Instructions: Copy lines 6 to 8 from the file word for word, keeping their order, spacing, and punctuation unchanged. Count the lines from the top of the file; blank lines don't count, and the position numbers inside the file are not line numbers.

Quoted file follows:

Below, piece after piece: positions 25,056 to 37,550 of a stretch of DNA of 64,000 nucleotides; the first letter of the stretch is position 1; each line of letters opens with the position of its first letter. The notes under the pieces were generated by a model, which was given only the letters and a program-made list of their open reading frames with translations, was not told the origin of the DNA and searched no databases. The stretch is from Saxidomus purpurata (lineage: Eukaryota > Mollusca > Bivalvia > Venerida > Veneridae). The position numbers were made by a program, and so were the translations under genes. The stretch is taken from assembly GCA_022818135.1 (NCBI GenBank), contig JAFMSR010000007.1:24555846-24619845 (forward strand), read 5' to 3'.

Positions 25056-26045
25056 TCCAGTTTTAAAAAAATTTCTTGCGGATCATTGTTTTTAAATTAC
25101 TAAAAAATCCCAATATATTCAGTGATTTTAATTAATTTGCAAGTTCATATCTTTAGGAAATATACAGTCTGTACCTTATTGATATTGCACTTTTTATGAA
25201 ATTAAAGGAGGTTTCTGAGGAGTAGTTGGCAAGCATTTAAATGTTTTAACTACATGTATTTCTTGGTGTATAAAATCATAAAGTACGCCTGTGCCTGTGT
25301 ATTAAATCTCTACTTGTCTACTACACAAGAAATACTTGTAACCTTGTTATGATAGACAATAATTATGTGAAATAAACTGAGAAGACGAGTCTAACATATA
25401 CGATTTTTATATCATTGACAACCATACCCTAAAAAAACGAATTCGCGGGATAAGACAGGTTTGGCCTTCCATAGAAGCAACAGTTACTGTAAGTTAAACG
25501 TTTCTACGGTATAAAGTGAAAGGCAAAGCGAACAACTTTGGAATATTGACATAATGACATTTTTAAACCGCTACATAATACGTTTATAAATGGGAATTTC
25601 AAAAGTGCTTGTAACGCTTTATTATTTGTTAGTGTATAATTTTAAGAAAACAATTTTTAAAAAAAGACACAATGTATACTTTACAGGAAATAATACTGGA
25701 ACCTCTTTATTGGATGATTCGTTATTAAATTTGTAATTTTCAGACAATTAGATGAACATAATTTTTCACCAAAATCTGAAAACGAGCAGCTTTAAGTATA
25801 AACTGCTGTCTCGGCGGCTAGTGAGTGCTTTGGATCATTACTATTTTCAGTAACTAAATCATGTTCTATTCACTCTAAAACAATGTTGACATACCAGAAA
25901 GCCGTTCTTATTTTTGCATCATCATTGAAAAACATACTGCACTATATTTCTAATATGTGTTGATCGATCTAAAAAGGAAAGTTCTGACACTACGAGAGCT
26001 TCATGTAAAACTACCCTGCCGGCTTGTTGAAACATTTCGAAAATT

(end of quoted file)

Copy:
25301 ATTAAATCTCTACTTGTCTACTACACAAGAAATACTTGTAACCTTGTTATGATAGACAATAATTATGTGAAATAAACTGAGAAGACGAGTCTAACATATA
25401 CGATTTTTATATCATTGACAACCATACCCTAAAAAAACGAATTCGCGGGATAAGACAGGTTTGGCCTTCCATAGAAGCAACAGTTACTGTAAGTTAAACG
25501 TTTCTACGGTATAAAGTGAAAGGCAAAGCGAACAACTTTGGAATATTGACATAATGACATTTTTAAACCGCTACATAATACGTTTATAAATGGGAATTTC